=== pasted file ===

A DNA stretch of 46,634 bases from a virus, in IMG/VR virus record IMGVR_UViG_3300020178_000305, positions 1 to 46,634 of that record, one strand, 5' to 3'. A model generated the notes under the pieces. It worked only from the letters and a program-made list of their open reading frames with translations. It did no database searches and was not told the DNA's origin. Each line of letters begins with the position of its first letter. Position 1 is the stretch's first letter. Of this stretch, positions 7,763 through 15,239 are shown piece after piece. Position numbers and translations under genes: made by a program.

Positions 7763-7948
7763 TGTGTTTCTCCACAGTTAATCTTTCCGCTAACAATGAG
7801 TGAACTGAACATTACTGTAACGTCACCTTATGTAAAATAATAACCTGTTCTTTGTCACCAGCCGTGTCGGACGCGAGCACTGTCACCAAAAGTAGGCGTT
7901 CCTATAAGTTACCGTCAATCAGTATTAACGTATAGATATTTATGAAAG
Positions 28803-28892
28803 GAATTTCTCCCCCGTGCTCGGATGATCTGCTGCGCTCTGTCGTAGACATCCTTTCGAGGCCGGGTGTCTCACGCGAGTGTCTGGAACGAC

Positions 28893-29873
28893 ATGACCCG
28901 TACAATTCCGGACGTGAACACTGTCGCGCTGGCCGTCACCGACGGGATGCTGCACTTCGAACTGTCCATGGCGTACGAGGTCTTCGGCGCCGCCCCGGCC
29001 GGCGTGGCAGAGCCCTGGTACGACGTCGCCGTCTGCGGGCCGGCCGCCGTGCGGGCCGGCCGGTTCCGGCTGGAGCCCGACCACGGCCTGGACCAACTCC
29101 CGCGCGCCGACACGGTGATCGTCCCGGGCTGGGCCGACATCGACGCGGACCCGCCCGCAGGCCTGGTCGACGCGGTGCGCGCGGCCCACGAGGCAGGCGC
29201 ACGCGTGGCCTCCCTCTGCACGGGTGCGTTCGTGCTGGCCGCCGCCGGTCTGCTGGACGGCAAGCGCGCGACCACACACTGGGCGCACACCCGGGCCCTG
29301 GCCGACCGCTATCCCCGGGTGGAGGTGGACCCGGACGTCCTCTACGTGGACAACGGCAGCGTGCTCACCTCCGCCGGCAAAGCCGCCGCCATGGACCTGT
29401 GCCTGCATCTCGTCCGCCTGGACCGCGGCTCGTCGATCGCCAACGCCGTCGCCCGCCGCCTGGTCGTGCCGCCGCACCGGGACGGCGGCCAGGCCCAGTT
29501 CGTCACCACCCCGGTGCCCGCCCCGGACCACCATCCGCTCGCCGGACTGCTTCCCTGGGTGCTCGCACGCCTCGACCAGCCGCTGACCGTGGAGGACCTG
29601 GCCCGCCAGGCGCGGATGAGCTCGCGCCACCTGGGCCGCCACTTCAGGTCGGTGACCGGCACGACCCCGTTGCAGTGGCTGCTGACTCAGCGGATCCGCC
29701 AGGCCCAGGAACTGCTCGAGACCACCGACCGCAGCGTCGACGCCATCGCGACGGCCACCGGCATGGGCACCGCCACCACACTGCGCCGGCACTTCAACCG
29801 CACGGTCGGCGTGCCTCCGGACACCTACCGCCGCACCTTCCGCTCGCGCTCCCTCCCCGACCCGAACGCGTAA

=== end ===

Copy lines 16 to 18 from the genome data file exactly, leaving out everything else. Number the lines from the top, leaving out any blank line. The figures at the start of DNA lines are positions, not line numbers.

29501 CGTCACCACCCCGGTGCCCGCCCCGGACCACCATCCGCTCGCCGGACTGCTTCCCTGGGTGCTCGCACGCCTCGACCAGCCGCTGACCGTGGAGGACCTG
29601 GCCCGCCAGGCGCGGATGAGCTCGCGCCACCTGGGCCGCCACTTCAGGTCGGTGACCGGCACGACCCCGTTGCAGTGGCTGCTGACTCAGCGGATCCGCC
29701 AGGCCCAGGAACTGCTCGAGACCACCGACCGCAGCGTCGACGCCATCGCGACGGCCACCGGCATGGGCACCGCCACCACACTGCGCCGGCACTTCAACCG